Transparency is Stopping Web3 from Becoming Mainstream

The newly launched Data Ownership Protocol (DOP) offers a solution.

Data Ownership Protocol

Full transparency, coupled with decentralization, are the fundamentals of blockchain. Because blockchain technology is inherently transparent, all transactions, including the wallet addresses and the amounts transferred, are visible to anyone on the network. While many glorify this inherent feature, the industry has growing concerns about the potential risks associated. Could blockchain stay decentralized and safe while giving users ownership over their data?

The soon-to-be-launched Data Ownership Protocol (DOP) claims they found a solution to this burning question. DOP's recently released Sepolia testnet aims to prove web3 is ready for data ownership and, hence, the mainstream.

What exactly is DOP advocating for, and how will their solution make web3 a better place for individual and institutional users?

Issues with on-chain transparency

DOP follows a simple maxim: "Over-transparency on the blockchain is not a feature, it's a bug." In traditional finance, users' most sensitive financial data, such as account balances and incoming and outgoing transactions, are encrypted and invisible to non-involved parties. On blockchain, this information flows freely. According to DOP, this impacts both individual users and businesses.

It makes sense for web3 users to want control over who can access their transaction details. Currently, curious eyes can trace assets, track trades, and map out people's and companies' digital wealth. This level of transparency means your financial moves are on display for all to see. Total transparency allows unlimited snooping, which may not always align with users' desires for the discretion of their digital assets.

At the same time, web3 wallets have become a 'social media' profile, where assets held (especially NFTs) play a crucial cultural role in building one's identity. Many are proud of their holdings, a testament to the projects they support and the communities they belong to. That's why, according to DOP, the holy grail lies between privacy and transparency.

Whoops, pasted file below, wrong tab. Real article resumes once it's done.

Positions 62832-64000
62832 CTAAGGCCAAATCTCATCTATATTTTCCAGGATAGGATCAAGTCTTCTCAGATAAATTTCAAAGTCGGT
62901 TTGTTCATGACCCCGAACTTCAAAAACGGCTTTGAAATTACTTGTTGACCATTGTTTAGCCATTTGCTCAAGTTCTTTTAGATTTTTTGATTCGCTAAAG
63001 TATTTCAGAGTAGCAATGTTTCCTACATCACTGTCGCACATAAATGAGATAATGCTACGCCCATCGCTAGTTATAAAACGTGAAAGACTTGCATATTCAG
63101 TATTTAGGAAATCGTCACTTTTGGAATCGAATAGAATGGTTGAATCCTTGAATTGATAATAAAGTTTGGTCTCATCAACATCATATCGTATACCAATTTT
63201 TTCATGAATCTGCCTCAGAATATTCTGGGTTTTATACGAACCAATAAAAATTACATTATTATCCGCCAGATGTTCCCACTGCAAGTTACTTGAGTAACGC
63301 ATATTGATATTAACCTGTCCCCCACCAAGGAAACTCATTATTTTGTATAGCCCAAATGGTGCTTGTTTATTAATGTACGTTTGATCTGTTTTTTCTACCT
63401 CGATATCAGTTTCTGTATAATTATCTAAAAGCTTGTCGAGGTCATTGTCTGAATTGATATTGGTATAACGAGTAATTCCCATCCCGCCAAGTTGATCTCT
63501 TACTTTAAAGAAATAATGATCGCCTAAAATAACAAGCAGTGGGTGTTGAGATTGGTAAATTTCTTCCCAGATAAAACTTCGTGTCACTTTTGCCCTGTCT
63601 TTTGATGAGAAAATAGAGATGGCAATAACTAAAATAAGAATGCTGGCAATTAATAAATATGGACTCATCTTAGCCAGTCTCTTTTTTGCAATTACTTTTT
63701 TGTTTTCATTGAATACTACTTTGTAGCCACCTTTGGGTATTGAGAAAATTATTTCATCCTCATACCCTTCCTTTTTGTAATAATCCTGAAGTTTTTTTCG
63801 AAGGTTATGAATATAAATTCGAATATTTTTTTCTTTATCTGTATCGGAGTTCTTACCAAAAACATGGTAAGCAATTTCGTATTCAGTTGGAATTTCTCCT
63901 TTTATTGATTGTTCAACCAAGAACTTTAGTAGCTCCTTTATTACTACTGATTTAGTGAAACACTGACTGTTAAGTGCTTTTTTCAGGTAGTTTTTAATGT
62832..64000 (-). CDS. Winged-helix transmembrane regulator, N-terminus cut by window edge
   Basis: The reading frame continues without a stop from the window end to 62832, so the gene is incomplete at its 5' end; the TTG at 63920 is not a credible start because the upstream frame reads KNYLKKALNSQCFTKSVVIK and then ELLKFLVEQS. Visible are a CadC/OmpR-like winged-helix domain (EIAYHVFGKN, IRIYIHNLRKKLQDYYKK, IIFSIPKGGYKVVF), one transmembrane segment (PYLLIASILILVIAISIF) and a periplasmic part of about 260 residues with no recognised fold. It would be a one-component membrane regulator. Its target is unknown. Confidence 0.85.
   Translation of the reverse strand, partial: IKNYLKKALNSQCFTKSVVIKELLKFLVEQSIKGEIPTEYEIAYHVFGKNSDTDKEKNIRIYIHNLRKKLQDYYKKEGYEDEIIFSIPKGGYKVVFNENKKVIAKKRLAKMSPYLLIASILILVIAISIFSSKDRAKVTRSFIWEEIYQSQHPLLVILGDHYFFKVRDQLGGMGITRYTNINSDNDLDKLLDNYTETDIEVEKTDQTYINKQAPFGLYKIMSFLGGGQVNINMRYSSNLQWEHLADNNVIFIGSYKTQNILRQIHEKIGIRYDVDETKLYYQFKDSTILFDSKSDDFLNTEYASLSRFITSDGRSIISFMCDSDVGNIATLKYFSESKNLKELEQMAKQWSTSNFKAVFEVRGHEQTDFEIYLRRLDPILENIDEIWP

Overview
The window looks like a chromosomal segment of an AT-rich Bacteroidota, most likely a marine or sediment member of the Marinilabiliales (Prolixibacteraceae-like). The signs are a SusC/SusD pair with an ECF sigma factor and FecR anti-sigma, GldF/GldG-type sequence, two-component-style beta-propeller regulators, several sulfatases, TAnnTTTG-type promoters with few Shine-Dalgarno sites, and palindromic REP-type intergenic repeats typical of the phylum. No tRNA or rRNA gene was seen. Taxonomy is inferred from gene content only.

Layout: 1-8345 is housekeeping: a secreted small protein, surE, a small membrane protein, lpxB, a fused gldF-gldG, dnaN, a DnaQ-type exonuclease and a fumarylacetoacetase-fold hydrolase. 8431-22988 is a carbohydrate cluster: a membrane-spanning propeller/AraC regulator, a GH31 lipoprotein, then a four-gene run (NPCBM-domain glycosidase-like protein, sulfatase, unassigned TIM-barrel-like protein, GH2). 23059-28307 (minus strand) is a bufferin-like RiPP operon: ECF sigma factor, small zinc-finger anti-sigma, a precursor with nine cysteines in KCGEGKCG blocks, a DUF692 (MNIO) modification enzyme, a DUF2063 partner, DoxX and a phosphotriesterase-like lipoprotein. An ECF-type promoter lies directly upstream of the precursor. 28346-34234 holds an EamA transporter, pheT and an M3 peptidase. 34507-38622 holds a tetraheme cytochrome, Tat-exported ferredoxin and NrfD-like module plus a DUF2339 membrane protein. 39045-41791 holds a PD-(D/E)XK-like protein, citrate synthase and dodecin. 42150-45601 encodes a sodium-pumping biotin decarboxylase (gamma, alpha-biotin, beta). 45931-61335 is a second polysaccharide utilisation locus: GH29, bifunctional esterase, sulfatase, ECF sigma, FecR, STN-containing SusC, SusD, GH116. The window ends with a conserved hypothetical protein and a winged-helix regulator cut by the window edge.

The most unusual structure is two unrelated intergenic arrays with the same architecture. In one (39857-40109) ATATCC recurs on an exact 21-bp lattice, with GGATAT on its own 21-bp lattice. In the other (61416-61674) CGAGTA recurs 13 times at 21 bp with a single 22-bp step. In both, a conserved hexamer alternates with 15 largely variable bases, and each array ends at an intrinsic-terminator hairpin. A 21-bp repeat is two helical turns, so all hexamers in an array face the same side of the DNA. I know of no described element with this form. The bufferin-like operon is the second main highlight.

Hiding from the curious eyes while being able to showcase assets one is proud of is only one desire blocked by total transparency. With the rise of blockchain analytics tools such as Etherscan or marketing analytics solutions, on-chain data transparency opens doors for data extraction and profiling. What is most concerning is that web3 profiling might not only be used by marketers and salespeople but may also lead to targeted phishing attacks. And as it often happens, the ones most susceptible to those are web3 newbies, who, if this happens, will quickly become discouraged from further exploring this new technology.

DOP also sees business arguments against total on-chain transparency. It argues that complete transparency becomes a burning issue as more businesses incorporate crypto payments to transact with clients, partners, and customers or pay employees in crypto. Not being able to undisclose employees' compensations or how much certain clients are being charged is why many businesses decide against incorporating crypto payments into their financial operations.

Those aware of the transparency and security issues on-chain often resort to having many wallets and changing wallets regularly to protect their data. Yet this solution requires a lot of planning and self-discipline.

For those who want to participate in web3, it is either agreeing on transparency or coming up with complicated data security tactics. DOP argues there is a third way one wallet with selective data transparency.

Transparency and regulatory compliance

In opposition to privacy activists, advocates of total on-chain transparency quote the basics of blockchain and often address regulatory compliance issues. If all transactions are private, understanding where certain funds come from becomes difficult, which, to many, is a significant issue.

Nevertheless, the solution might again lie in the middle. Vitalik Buterin addressed this dilemma in his recent paper on the blockchain equilibrium between privacy and regulatory compliance. Buterin argued: "In many cases, privacy and regulatory compliance are perceived as incompatible; this does not necessarily have to be the case if the privacy-enhancing protocol enables its users to prove certain properties regarding the origin of the funds."

DOP follows Buterin's philosophy, proving that on-chain data ownership is not about total transparency or complete privacy but a solution allowing to disclose holdings when users want or need it to verify their information.

DOP's Novel Selective Transparency Solution

With the launch of their testnet, which was completed by over 7,5k users in the first twelve hours since launch, DOP is proving the secure and easy-to-use solution to the blockchain transparency bug is here. The vast reception proves that users eagerly await solutions allowing them to choose what to disclose and what to keep private.

The testnet, which allows people to encrypt assets, send encrypted tokens, and decrypt certain holdings, shows only a part of DOP's total possibilities. DOP proves that selective data transparency is possible and sets the scene for the main net big reveal in Q1 2024.

DOP proves its friendly UX will soon allow crypto newbies and natives to choose precisely what assets are visible to everyone, which are kept private, and which assets are encrypted and shared only with those named by the wallet holder.

It looks like 2024 will be the year in which the blockchain buzzword "total transparency" will be replaced by "data ownership" and "selective transparency."